In the Company of Angels, by David Farland. Lisa Torcasso Downing, AML-List. “The characterization of James Willie is, in my eyes, the most remarkable and memorable, the element that exalts this book above the traditional fare of faithful Mormon novels. It is also the characterization which is most likely to put off some devout LDS readers . . . For a reason I cannot fathom, Farland chose not to write this story to an appropriate conclusion. In fact, he leaves both the survivors (literally) and the readers (figuratively) out in the cold by not taking the Willie Handcart Company into the Salt Lake Valley. . . . (it) is more than unsatisfying. It’s disastrous . . . This is a novel that bravely sets out to paint a harshly realistic picture of events. Punches are not pulled for the sake of delicate Mormon sensibilities. It is well worth a reader’s time and deserves its status as a Whitney Best Book of the Year. Certainly, the novel’s glitches do not cancel out its triumphs, and I encourage Farland to continue bringing his edgy side to Mormon fiction. I consider it a must-read in Mormon historical fiction.”
The Evolution of Thomas Hall, by Kieth Merrill. Jennie Hansen, Meridian Magazine. 5 stars. “Merrill’s use of words is impressive. His vocabulary extends from modern slang to actual three and four syllable words. At times his writing is literary and musical, then switches suddenly to the rougher style of popular genres”
Ribbon of Darkness, by Julie Coulter Bellon. Jennie Hansen, Meridian Magazine. 4 stars. “Bellon is a rapid fire plot strategist who keeps the reader jumping from crisis to crisis. She brings the background elements; rivers, bar, bathroom, refugee camp, thirst, blood, etc. into her scenes rather than setting them up as background. If a character is thirsty, the reader may very well suffer a similar need to find a drink. She’s more minimalist concerning her characters, only providing enough background or character sketch to carry the story. Character growth in her main characters is satisfying however . . . I don’t hesitate to recommend this exciting read to anyone who enjoys a good adventure.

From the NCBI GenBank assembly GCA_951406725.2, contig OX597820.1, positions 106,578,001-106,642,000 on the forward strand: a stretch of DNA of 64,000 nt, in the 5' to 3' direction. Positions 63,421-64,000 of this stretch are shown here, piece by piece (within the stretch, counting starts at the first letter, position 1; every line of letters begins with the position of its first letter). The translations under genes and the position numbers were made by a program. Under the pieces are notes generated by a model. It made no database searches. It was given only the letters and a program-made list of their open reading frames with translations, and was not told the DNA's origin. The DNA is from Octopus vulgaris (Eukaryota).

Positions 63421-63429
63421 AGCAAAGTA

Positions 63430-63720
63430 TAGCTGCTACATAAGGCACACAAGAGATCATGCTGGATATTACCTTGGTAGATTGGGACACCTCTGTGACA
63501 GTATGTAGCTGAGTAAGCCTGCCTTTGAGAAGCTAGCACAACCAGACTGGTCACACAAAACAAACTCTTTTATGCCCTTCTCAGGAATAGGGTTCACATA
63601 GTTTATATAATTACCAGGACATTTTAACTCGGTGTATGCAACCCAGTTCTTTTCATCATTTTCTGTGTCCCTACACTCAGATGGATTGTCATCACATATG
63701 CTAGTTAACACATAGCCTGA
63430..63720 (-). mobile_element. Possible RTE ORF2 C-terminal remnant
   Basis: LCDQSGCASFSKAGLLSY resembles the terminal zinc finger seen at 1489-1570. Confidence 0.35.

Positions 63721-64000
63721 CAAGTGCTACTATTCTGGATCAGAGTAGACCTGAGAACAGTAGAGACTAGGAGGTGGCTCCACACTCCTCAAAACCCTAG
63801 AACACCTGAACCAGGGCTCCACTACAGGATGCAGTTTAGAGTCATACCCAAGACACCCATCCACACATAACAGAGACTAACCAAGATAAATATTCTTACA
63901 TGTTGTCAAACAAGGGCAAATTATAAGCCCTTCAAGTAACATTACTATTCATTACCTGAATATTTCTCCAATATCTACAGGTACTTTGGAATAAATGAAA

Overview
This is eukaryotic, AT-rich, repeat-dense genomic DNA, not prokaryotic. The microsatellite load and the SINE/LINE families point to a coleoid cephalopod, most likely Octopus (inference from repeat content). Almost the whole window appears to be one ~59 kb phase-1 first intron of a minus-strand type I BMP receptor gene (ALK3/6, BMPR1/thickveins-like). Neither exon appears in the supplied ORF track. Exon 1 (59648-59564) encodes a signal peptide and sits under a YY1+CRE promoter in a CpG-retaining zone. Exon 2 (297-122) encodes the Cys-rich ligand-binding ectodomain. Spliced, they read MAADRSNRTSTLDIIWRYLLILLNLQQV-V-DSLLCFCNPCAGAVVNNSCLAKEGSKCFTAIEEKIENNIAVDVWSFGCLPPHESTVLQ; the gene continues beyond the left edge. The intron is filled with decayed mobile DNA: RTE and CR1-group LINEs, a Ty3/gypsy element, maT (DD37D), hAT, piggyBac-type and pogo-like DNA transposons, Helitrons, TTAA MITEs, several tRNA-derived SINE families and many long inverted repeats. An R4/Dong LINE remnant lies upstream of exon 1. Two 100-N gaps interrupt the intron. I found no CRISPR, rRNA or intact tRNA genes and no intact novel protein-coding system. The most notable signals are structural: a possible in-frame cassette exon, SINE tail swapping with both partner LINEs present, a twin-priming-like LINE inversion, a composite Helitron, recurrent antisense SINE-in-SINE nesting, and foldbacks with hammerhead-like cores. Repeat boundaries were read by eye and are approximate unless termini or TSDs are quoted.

Supernaturally, by Kiersten White. Kirkus Reviews. “Characters and plot will make more sense to readers who are familiar with the story than to newcomers, but it’s a goofy, amusing ride for anyone. As in the previous book, Evie’s voice is the best part of the story, as she balances her supernatural abilities against typical teen concerns and obsessions. A tasty bonbon for those who like their romance mixed with supernatural adventures.”
Watched, by Cindy Hogan. Shanda at LDSWBR.
Sleight of Hand, by Deanne Blackhurst. Sheila at LDSWBR. 3 stars (out of 5).
Count Down to Love, by Julie Ford. Sheila at LDSWBR. 5 stars.
All That Was Promised, by Vickie Hall. Mindi at LDSWBR. 4 stars.
Voice Across Time, by Linda Todd Bush. Sheila at LDSWBR. 3 stars.
Hard Magic, by Larry Correia. William Morris. 3 stars.
It has been announced that Ron Howard will make a movie version of Jon Krakhauer’s book Under the Banner of Heaven. Ex-Mormon screenwriter Dustin Lance Black (Big Love, Milk) will write the screenplay. The book tells the story of violence among Mormon fundamentalists, and links that violence with general Mormon history. Two of his previous books were made into successful movies, but still, I cannot help but think that the decision to make this movie was made in part to embarrass the two Mormon presidential candidates.
Chris Heimerdinger on 17 Miracles. Very positive review.
New York Times Bestseller lists, July 24th, 31st
Trade Fiction Paperback
#23, #22 HOTEL ON THE CORNER OF BITTER AND SWEET, by Jamie Ford (60th week) Mormon Literature’s Dark Side of the Moon shows no sign of leaving.
Mass Market Paperback
#25, #17 ENDER’S GAME, by Orson Scott Card (1st week). On the extended list for the third week in a row, and by going above #20, it makes it onto the main list, and now gets to be officially counted.
#10, x THE MAZE RUNNER, by James Dashner (17th week). Briefly back on the list.